The everyday blog of Richard Bartle.
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10:16am on Sunday, 23rd October, 2005:
I've been playing Knights of the Old Republic for the past few days, and I have to say I'm disappointed.
I've been looking forward to playing this game for some time, but only recently purchased it. All the signs were right: it's by Bioware, it's a Morrowind-like RPG, it has 48 Game of the Year awards for 2003, it's set in the Star Wars universe... I really wanted to like it.
I don't like it, though.
It maps pretty well onto Baldur's Gate, which I've just finished playing. Mines are traps, blasters are bows, swords are, er, swords, the Force is magic, medpacks are potions, it has alignment, armour, NPC character interactions, voice acting by Jennifer "Mazzy" Hale, Ed Asner and Neelix. Why don't I like it?
It hangs while loading sometimes, which is annoying, but I've stuck through worst. It has movement using the left-hand WS ZC thing, but I dare say a couple of minutes on Google would tell me how to change it. The quests are uninspired and follow a fairly linear storyline, but no more so than Icewind Dale. Bodies of slain foes fall through closed doors, just as in so many other 3D games. There are long cut scenes that end by throwing you into a piece of action during which you can't save, but the Baldur's Gate games are guilty of that. In short, there are bugs and irritations, but even in combination they're not show-stopping.
The reason I don't like it, I've decided, is its party system combined with its viewpoint.
Party-wise, it allows the main character plus two others, but no more. Three characters (even when two can be selected from a set of, ultimately, nine) just doesn't make a party for me. I want more than a main character plus a couple of sidekicks (none of which I've yet found engaging). Four party members is the minimum for me, and five or six would be preferable. One of the things that finally put me off NeverWinter Nights was having to take around an irritating henchman the whole time so I could open all the locked doors in my way.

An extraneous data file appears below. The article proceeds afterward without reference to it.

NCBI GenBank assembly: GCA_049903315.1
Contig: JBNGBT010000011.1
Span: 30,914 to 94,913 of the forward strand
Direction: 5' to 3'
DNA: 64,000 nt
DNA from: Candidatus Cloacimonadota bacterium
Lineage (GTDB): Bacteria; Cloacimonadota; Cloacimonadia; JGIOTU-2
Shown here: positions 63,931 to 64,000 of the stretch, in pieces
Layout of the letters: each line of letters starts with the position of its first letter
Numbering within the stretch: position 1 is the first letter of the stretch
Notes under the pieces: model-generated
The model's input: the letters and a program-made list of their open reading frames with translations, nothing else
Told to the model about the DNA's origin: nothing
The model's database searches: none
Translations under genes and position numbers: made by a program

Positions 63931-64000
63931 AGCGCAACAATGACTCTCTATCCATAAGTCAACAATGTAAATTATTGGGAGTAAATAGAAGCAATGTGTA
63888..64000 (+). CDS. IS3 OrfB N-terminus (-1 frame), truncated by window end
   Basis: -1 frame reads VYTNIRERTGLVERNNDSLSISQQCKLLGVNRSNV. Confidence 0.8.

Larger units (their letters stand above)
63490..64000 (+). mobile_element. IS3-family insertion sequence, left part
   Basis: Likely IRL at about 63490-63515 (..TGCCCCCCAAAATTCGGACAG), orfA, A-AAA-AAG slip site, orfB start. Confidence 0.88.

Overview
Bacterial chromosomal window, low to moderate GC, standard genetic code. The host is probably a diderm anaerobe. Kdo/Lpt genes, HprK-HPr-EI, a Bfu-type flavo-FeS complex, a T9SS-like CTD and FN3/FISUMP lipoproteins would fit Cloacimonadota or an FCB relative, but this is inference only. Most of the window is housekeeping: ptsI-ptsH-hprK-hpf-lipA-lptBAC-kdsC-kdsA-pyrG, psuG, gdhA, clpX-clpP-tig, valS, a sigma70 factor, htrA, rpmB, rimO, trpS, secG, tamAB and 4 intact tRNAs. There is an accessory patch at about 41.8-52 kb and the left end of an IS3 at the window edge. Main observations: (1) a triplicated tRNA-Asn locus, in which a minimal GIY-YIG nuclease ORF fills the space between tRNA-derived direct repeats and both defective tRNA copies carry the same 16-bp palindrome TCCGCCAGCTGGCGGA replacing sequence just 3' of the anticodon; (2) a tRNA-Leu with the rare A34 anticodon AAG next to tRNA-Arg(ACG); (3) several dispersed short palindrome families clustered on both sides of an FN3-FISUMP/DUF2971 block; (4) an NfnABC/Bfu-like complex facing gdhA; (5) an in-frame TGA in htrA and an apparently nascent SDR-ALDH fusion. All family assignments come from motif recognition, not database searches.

The viewpoint is tied to the party leader — basically first-person, but over-the-shoulder. Now I don't mind this, so long as I don't get motion sickness from it, and KOTOR is fine in this regard. It encourages immersion, allowing for nice role-playing possibilities. Now if the game just had one character, as with Morrowind, that would be OK. It doesn't, though, it has three characters in a party. You find yourself having to switch to the other characters to get them to do things they wouldn't do automatically (eg. throw a grenade at a single opponent or attack the same character everyone else is attacking) and this really spoils the immersion. If it were always third-person POV, as with Baldur's Gate, that would be fine, but it's not. They want you to get the first-person POV for the immersion, but then they give you three characters to control so there's no chance of getting immersed. I've clocked up maybe 25 to 30 hours of play so far and haven't been engaged by it once.
I have a lightsabre now (or lightsaber, as I bought the US version), so maybe I'll keep playing a while longer. If it doesn't pick up soon, though, I'm going to abandon it.
Damn! I was so looking forward to this game...
Referenced by Jonathan Strange and Mr Norrell.
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Copyright © 2005 Richard Bartle (firstname.lastname@example.org).